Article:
2 Men Convicted of Manslaughter After Man Died In Hullbridge

24 October 2018, 17:10 | Updated: 24 October 2018, 17:14

Two men have been convicted of manslaughter after a man died during an alleged robbery.

Two men have been convicted of manslaughter after a man died during an alleged robbery.

Tim Smith and his wife had spent the evening in a Hullbridge pub with a family they knew socially. They then drove the short distance back to the other family’s home in The Drive.

Waiting for them were Andrew McVicar and Colin Garrod, who had arrived in the area four hours earlier.

Wearing balaclavas and armed with what appeared to be a gun, they approached the four adults and 14-year-old girl as they got out of the car.

McVicar and Garrod demanded they get into the bungalow. As the victims went inside, one of the men pushed Mr Smith in the back. He fell and banged his head on a low brick wall.

One of the suspects then spoke with the homeowner, saying he knew why they were there. Believing they were after money, he directed them to a holdall that he said contained around £5,000.

They took the bag, hauled Mr Smith into the hallway and left. The whole incident lasted less than five minutes.

Mr Smith, 57, was treated at the scene by paramedics and airlifted to Addenbrooke’s Hospital in Cambridge following the incident on March 19, 2017. Sadly he suffered a catastrophic brain injury and never regained consciousness. He died in hospital on March 20.

Officers trawled through CCTV footage and discovered Garrod’s work van which was fitted with a tracker had visited The Drive on March 16 for around 20 minutes.

On March 19, the van arrived in Hullbridge shortly after 7.10pm and drove past The Anchor pub where the victims were socialising - before parking in Wallace Close.

CCTV showed McVicar and Garrod sitting in a bus stop for around an hour before walking to The Drive just before the victims arrived at the bungalow.

During the investigation, police found the empty holdall at Garrod’s then home, a bedsit in Crowborough Road, Southend. He was arrested in Newbury, Berkshire, on March 23 and found with £525 in his wallet, a new iPhone 7 that had been bought for cash two days previously and a bag containing about £1,000. He had also recently deposited more than £1,500 into his bank accounts.

The stolen holdall had forensic evidence linking it to McVicar, who had travelled in a hire car to Lancaster with Jamie Caborn the day after the robbery and on to Livingston in Scotland.

Both had been on spending sprees in Basildon and Livingston and McVicar had given around £10,000 to Caborn and paid for an engagement ring on his behalf.

When Caborn was arrested at his home in Luncies Road, Basildon, on March 25, police found a number of new trainers and £2,180 cash. Just over £5,000 was also found in the boot of the hire car.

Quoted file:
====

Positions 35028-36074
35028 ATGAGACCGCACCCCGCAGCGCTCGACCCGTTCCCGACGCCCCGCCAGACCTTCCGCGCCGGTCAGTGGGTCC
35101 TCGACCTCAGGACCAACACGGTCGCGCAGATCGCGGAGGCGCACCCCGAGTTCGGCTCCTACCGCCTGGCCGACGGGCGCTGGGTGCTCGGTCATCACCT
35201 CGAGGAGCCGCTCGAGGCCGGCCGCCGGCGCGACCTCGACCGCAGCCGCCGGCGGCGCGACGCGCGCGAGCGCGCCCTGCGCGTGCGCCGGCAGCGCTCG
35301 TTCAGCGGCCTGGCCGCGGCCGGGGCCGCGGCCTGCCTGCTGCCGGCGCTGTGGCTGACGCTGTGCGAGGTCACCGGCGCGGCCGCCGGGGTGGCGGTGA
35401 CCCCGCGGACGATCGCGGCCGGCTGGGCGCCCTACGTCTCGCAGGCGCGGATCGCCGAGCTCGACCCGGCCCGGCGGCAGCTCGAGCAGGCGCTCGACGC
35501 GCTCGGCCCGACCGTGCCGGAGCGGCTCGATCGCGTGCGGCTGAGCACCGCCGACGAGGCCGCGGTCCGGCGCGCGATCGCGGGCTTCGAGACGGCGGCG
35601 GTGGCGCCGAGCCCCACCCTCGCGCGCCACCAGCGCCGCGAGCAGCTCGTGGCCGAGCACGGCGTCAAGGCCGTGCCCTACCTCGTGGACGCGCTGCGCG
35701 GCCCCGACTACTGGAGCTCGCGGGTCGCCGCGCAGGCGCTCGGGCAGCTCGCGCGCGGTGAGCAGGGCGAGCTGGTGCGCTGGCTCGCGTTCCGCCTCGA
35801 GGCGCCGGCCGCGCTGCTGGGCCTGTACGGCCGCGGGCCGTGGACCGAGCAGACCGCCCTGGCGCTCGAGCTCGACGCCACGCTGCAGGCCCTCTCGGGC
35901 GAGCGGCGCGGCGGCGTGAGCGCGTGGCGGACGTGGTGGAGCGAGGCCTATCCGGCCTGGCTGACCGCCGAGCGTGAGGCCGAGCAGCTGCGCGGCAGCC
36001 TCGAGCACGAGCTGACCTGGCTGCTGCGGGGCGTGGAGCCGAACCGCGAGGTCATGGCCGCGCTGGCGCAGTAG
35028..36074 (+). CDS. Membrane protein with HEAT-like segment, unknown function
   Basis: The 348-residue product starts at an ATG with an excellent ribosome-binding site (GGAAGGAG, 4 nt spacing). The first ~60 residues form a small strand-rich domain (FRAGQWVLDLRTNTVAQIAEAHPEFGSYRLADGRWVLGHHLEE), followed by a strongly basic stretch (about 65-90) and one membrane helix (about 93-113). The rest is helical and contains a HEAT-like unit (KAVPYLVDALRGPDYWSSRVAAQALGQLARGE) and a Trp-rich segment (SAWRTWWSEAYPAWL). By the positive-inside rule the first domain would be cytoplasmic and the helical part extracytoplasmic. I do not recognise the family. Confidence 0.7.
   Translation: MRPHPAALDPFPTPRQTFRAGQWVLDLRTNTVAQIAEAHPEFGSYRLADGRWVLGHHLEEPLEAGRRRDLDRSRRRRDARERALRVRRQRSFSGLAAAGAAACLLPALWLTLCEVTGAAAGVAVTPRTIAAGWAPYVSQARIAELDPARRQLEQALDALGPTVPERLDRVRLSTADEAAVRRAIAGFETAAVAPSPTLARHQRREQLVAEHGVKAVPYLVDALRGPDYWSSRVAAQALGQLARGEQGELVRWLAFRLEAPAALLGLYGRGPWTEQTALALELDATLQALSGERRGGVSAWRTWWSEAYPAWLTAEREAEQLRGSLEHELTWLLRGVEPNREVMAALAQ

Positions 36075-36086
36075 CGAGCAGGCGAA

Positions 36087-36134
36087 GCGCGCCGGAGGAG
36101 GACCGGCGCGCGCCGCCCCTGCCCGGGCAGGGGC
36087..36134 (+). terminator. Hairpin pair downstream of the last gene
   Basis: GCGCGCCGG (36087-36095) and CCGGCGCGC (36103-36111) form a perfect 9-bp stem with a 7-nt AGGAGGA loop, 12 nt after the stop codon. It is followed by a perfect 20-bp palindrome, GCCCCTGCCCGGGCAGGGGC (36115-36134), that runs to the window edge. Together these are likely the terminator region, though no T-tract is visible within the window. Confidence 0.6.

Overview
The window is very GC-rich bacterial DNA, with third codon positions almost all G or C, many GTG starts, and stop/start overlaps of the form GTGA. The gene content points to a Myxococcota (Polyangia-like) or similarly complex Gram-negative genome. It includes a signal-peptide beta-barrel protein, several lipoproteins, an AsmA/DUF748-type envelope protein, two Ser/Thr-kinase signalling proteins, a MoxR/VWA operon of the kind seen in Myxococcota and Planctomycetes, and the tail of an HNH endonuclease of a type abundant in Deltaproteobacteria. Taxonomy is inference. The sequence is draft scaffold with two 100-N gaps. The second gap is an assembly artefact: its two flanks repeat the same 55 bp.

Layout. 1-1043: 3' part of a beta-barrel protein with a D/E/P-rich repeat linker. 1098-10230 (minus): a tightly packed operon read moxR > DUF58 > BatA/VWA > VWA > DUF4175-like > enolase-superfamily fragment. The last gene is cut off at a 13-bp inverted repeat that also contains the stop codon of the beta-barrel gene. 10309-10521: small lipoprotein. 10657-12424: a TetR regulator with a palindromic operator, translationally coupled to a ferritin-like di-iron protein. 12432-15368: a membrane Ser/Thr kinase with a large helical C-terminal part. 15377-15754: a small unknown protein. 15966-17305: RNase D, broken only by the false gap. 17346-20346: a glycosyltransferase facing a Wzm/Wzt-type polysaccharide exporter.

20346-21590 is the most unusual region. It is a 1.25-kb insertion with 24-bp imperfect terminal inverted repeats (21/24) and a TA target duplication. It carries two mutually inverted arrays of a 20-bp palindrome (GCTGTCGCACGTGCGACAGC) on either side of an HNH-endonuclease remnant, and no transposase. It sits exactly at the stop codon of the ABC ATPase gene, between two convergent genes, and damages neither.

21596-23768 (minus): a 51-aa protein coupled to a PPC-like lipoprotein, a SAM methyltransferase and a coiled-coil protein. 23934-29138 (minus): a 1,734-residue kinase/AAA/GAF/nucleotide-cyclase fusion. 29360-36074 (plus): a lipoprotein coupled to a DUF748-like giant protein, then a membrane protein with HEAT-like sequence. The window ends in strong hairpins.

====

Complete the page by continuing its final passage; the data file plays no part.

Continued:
McVicar, formerly of Dewsgreen, Basildon, was arrested in the Harthill area of north Lanarkshire on March 31. He had £22,490 in his possession.

McVicar, 35, and Garrod, 51, were each charged with the manslaughter of Tim Smith, affray and possession of an imitation firearm, which they denied. McVicar and Garrod stood trial at Basildon Crown Court on Monday, October 1 this year.

They were found guilty of all three charges today, Wednesday, October 24.

They had admitted charges of possession of criminal property at previous hearings in December 2017 and January 2018.

Caborn, 29, was charged with possession of criminal property, which he admitted when he appeared at Basildon Crown Court on January 22, 2018.

They will be sentenced on November 2.

Police recovered around £34,000 in total from them and an application for a confiscation order will be made under Proceeds of Crime Act in due course.

Detective Chief Inspector Martin Pasmore, of the Kent and Essex Serious Crime Directorate, said: "This was an appalling crime carried out by violent, lifestyle criminals. My thoughts are very much with Tim Smith’s family, who have shown incredible dignity throughout the trial; even when being subject to unwelcome comments in the public gallery by McVicar’s supporters. Now that we have reached the end of this very long process I hope that they can begin to rebuild their lives."

Mr Smith’s son, Adam Pighini, said: "On behalf of the whole family we would like to extend our gratitude to everyone who has worked tirelessly to get justice for Tim. This is a tragic situation that we as a family have found ourselves in, but we have had our faith in humanity restored through the amazing support of our family, friends, local community, and medical professionals that worked so hard to try and save Tim’s life. We will now try to move forward the best we can with our lives and want Tim to be remembered as the kind, funny and caring family man that he was."